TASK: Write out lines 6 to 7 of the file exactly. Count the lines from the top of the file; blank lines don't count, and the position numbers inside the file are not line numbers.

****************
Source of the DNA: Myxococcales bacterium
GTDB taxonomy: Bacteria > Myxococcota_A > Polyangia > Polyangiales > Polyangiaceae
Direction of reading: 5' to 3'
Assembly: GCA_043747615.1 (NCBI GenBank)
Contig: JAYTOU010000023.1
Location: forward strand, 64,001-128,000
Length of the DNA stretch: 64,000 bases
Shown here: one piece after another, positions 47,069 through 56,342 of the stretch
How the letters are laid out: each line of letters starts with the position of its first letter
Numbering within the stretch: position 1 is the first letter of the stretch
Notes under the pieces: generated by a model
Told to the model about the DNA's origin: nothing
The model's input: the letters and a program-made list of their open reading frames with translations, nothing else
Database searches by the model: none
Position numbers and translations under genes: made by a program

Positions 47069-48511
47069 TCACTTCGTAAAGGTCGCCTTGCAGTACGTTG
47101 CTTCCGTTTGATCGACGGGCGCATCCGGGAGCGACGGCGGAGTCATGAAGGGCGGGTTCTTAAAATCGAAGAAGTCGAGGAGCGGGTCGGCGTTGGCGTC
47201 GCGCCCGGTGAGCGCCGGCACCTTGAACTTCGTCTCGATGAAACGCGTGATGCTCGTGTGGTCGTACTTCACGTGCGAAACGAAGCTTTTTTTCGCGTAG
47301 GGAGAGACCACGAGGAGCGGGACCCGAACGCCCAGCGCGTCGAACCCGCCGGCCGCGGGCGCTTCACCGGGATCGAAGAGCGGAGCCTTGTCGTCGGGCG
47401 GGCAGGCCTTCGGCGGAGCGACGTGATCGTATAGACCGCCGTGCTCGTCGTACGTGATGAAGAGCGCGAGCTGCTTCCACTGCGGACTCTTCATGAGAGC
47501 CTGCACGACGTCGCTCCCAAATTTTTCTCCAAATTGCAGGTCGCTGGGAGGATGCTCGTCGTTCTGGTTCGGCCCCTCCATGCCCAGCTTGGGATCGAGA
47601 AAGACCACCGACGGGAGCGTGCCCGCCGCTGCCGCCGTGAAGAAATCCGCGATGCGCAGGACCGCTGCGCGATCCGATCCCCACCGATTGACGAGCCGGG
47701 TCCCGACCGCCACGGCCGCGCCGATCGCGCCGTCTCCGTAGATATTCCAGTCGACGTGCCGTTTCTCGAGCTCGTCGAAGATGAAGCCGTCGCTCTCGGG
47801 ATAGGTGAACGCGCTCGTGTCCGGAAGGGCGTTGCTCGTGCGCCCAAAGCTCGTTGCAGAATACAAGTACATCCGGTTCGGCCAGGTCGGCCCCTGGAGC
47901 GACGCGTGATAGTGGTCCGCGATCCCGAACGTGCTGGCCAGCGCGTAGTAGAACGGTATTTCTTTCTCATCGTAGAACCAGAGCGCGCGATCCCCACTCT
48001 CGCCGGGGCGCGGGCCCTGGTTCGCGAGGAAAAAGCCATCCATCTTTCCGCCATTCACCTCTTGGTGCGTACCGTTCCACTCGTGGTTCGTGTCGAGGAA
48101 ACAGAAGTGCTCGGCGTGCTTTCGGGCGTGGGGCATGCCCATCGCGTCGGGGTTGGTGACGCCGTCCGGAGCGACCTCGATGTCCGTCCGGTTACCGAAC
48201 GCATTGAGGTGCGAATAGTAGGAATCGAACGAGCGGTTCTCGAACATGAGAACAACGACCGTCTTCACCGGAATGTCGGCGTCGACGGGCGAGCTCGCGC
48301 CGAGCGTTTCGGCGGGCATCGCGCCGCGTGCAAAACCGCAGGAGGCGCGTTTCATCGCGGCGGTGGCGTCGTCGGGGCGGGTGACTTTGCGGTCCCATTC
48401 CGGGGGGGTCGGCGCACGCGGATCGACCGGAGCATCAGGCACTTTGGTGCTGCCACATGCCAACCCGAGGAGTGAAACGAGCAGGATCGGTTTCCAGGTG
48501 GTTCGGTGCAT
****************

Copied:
Location: forward strand, 64,001-128,000
Length of the DNA stretch: 64,000 bases